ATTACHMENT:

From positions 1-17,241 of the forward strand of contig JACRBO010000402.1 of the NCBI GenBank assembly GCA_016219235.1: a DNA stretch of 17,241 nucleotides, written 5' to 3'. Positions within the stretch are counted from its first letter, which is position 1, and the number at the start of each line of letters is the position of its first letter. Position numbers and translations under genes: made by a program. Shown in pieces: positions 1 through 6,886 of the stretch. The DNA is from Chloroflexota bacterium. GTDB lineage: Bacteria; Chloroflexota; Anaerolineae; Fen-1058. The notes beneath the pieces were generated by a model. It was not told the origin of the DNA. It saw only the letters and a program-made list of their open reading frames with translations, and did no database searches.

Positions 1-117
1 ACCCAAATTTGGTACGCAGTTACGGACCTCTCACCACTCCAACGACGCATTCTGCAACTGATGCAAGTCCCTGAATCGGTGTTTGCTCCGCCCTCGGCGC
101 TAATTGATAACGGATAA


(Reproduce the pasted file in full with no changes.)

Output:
From positions 1-17,241 of the forward strand of contig JACRBO010000402.1 of the NCBI GenBank assembly GCA_016219235.1: a DNA stretch of 17,241 nucleotides, written 5' to 3'. Positions within the stretch are counted from its first letter, which is position 1, and the number at the start of each line of letters is the position of its first letter. Position numbers and translations under genes: made by a program. Shown in pieces: positions 1 through 6,886 of the stretch. The DNA is from Chloroflexota bacterium. GTDB lineage: Bacteria; Chloroflexota; Anaerolineae; Fen-1058. The notes beneath the pieces were generated by a model. It was not told the origin of the DNA. It saw only the letters and a program-made list of their open reading frames with translations, and did no database searches.

Positions 1-117
1 ACCCAAATTTGGTACGCAGTTACGGACCTCTCACCACTCCAACGACGCATTCTGCAACTGATGCAAGTCCCTGAATCGGTGTTTGCTCCGCCCTCGGCGC
101 TAATTGATAACGGATAA